Morphologic changes of the masticatory muscle and mandible

Unlike the skin and submandibular gland, the muscle and mandible demonstrated no visual external radiation-induced alterations upon dissection. As both muscle and bone tissue have low turnover rates and thus are less radiosensitive [4], this was not unexpected. However, the irradiated mandibles demonstrated a considerably paler coloration than the non-irradiated control mandibles following decalcification with 10 % EDTA for five weeks. As the histopathology of the irradiated mandible is understood today, progressive occlusion and obliteration of small vessels lead to reduced cell number, hypovascularity, fibrosis and fatty degeneration of the bone marrow [4, 5, 23]. Hypoplasia or aplasia of bone marrow is thus common after standard fractionated radiotherapy. The hematopoietic cells are decreased or absent and replaced by adipocytes. As a result, the bone marrow turns pale as the yellow-colored adipocytes replace the normal red hematopoietic marrow [24].

The H&E stained mandible sections demonstrated hyperkeratinization of oral gingival epithelium, dense connective fiber bundles and reduced number of fibroblasts in all connective tissues related to the tooth, and disturbed development of teeth under eruption. However, the crown teeth proved to be normal. A study by de Araujo et al. [25] supports these findings demonstrating that rats exposed to a single dose of 15 Gy presented statistical difference in tooth eruption rate from day six of the experiment [25]. Further, a study by Kaste et al. [26] reported adverse oral-dental sequelae among childhood cancer survivors treated with radiotherapy and chemotherapy. Radiotherapy was demonstrated to damage the tooth bud, thereby causing among other factors growth retardation of teeth, arrested root development, enamel hypoplasia, incomplete calcification and atrophy of underlying soft tissue [26]. This is consistent with our results verifying disturbed root development, dentin- and cementum formation, pulp necrosis and acute inflammation of unerupted teeth. Necrosis of the pulp is most likely an effect of the reduced vascularity observed in an area where good vascular supply is needed for tooth development. As there was a distinct difference between the radiation effect on teeth under eruption (adverse) and crown teeth (normal), the alterations in tooth development reflects the time point at which radiotherapy was initiated. The degree and severity of the radiation effects on dental health depend on the child’s age at diagnosis and the type and dose of radiation, with a low prevalence of defects in those children who had been treated after the amelogenesis of teeth was completed [26, 27].

In the present study the mandibular bone tissue was vital, as is the desired result in a patient situation. However, a reduced number of osteoblasts indicates a reduced capacity for growth and repair. The likelihood of mandibular necrosis by conventional fractionation is estimated at a 5 % incidence to 60 Gy [7].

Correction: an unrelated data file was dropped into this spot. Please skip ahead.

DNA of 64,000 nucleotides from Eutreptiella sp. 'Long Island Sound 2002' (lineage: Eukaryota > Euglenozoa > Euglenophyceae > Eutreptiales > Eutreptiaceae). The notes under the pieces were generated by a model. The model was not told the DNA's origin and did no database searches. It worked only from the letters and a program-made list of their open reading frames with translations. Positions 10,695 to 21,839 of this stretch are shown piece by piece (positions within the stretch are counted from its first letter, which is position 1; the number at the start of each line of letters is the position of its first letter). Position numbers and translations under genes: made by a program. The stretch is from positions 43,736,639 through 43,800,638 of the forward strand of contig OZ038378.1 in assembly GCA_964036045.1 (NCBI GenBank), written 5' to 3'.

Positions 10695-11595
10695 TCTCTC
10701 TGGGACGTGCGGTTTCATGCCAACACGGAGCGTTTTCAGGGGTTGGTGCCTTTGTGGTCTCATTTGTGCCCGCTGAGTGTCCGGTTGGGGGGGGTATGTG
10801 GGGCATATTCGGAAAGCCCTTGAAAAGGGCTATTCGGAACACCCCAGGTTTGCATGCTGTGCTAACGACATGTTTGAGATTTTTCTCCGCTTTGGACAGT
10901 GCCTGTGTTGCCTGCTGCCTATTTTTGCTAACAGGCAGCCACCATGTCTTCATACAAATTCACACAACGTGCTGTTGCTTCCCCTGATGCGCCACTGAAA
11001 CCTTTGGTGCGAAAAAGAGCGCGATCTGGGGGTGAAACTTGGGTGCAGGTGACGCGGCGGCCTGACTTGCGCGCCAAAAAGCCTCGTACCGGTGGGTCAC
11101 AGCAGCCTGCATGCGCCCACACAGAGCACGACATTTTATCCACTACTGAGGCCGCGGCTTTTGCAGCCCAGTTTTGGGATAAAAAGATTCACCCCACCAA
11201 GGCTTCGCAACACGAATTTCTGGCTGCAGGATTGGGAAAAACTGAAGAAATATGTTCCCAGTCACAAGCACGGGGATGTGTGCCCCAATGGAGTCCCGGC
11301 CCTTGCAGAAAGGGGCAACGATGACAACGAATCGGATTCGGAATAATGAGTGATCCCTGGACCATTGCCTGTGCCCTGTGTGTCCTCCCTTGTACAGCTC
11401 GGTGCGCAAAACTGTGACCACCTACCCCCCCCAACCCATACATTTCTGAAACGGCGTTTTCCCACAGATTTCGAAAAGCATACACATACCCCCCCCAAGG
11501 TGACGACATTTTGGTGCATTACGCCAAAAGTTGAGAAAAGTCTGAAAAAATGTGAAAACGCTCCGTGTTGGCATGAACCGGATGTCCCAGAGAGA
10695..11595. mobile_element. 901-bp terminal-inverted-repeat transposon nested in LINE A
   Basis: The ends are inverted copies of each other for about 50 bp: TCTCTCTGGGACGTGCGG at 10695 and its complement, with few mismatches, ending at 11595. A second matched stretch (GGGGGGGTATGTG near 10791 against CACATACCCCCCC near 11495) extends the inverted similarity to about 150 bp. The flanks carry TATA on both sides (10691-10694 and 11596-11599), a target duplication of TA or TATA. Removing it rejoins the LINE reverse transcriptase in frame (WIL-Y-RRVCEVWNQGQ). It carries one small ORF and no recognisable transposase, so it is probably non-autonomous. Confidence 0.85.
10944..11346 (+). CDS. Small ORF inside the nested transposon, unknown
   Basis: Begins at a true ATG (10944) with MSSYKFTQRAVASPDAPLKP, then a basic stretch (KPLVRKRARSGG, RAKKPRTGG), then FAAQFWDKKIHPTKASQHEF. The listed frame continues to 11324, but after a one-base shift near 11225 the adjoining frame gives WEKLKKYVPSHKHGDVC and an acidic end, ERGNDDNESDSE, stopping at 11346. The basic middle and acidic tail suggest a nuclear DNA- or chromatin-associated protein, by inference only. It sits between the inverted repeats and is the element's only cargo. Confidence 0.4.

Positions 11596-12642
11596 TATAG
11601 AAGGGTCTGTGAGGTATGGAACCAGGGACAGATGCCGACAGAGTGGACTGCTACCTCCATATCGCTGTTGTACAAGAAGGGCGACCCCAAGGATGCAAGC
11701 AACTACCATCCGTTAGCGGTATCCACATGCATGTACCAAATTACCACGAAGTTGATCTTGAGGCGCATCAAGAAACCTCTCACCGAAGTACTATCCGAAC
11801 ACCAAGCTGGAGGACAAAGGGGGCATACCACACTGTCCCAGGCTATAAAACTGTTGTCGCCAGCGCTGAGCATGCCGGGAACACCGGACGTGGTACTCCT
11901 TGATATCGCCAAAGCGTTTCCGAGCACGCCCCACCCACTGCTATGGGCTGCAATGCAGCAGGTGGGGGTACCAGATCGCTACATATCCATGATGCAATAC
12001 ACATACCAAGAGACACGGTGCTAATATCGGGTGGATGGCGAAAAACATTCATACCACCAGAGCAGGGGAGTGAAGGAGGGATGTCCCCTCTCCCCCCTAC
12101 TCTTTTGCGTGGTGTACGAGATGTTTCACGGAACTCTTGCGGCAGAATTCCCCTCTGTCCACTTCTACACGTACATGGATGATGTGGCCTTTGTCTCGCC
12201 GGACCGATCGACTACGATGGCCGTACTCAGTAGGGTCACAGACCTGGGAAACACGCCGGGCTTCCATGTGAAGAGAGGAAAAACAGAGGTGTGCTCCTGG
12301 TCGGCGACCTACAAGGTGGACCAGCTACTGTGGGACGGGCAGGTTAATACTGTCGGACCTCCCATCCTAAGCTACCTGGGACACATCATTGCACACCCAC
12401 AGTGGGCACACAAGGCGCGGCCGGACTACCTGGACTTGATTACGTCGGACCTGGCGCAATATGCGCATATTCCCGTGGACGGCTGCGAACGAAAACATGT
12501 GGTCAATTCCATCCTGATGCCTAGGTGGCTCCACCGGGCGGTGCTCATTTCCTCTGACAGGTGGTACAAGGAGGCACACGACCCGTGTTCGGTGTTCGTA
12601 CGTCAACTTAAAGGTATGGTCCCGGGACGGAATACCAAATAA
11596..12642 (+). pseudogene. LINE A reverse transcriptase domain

Damage to the vasculature following exposure to ionizing radiation has been recognized for a long time. The blood capillaries and sinusoids are the most radiosensitive, while the larger arteries having a muscular wall are less radiosensitive [24]. Consistently, the fine vasculature of the dermis, submandibular gland and muscle was compromised in the present study. The endothelial cells are only conditionally proliferating, and accordingly the vascular damage caused by irradiation heals poorly. As the vascular damage progresses, the initial increase in permeability gives way to decreased vascular perfusion resulting in ischemia and necrosis [21, 24]. In accordance with our results, vascular change leads to secondary tissue injury as a consequence of reduced perfusion.

Collagen content

Fibrosis is a well-known consequence of radiation [21]. However, significantly increased fibrosis of the skin could not be verified in our animal model by analysis of transmission electron microscopy pictures. A tendency of increased fibril density in skin could, however, be obtained. This could be explained by the choice of area examined, as the collagen content was examined in the outer part of the radiation field and not the isocenter. One might assume the difference to be larger closer to the isocenter of radiation. The histologic examination clearly verified this assumption as the collagen network was dense and abundant in the dermis after radiotherapy. Additionally, a minor displacement in collagen fibril diameter towards larger fibrils following radiotherapy was demonstrated in the present study. It was further evident during dissection that the jaw region exposed to radiation generally had hard, tough tissue linings and extensive connective tissue growth distinctly dissimilar to the same region in control animals. As a result one can conclude that 5 × 15 Gy radiotherapy induced increased fibrosis, especially of the skin, in this animal model.